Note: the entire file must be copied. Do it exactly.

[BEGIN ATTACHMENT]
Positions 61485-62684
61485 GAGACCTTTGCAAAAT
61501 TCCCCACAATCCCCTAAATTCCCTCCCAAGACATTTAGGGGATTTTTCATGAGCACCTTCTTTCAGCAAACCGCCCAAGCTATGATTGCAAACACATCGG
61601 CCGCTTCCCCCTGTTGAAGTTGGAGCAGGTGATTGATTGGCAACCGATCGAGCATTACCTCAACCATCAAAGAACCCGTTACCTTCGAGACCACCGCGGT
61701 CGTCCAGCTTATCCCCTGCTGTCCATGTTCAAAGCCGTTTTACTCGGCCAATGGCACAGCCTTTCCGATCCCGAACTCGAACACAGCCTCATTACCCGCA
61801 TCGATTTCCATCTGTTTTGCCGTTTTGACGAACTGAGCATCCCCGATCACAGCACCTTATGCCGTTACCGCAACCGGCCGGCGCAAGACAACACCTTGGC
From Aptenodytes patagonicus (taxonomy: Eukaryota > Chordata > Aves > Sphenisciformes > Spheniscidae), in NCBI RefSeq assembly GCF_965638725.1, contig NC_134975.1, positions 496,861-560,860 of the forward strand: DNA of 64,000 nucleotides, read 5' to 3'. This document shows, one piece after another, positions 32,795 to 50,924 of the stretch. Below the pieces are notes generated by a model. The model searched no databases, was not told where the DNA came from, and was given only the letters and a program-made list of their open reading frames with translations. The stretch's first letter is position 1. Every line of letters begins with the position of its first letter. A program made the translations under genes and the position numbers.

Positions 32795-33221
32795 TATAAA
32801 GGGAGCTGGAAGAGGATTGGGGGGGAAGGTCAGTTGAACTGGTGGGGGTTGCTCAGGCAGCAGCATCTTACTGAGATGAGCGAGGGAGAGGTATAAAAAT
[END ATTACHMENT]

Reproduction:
Positions 61485-62684
61485 GAGACCTTTGCAAAAT
61501 TCCCCACAATCCCCTAAATTCCCTCCCAAGACATTTAGGGGATTTTTCATGAGCACCTTCTTTCAGCAAACCGCCCAAGCTATGATTGCAAACACATCGG
61601 CCGCTTCCCCCTGTTGAAGTTGGAGCAGGTGATTGATTGGCAACCGATCGAGCATTACCTCAACCATCAAAGAACCCGTTACCTTCGAGACCACCGCGGT
61701 CGTCCAGCTTATCCCCTGCTGTCCATGTTCAAAGCCGTTTTACTCGGCCAATGGCACAGCCTTTCCGATCCCGAACTCGAACACAGCCTCATTACCCGCA
61801 TCGATTTCCATCTGTTTTGCCGTTTTGACGAACTGAGCATCCCCGATCACAGCACCTTATGCCGTTACCGCAACCGGCCGGCGCAAGACAACACCTTGGC
From Aptenodytes patagonicus (taxonomy: Eukaryota > Chordata > Aves > Sphenisciformes > Spheniscidae), in NCBI RefSeq assembly GCF_965638725.1, contig NC_134975.1, positions 496,861-560,860 of the forward strand: DNA of 64,000 nucleotides, read 5' to 3'. This document shows, one piece after another, positions 32,795 to 50,924 of the stretch. Below the pieces are notes generated by a model. The model searched no databases, was not told where the DNA came from, and was given only the letters and a program-made list of their open reading frames with translations. The stretch's first letter is position 1. Every line of letters begins with the position of its first letter. A program made the translations under genes and the position numbers.

Positions 32795-33221
32795 TATAAA
32801 GGGAGCTGGAAGAGGATTGGGGGGGAAGGTCAGTTGAACTGGTGGGGGTTGCTCAGGCAGCAGCATCTTACTGAGATGAGCGAGGGAGAGGTATAAAAAT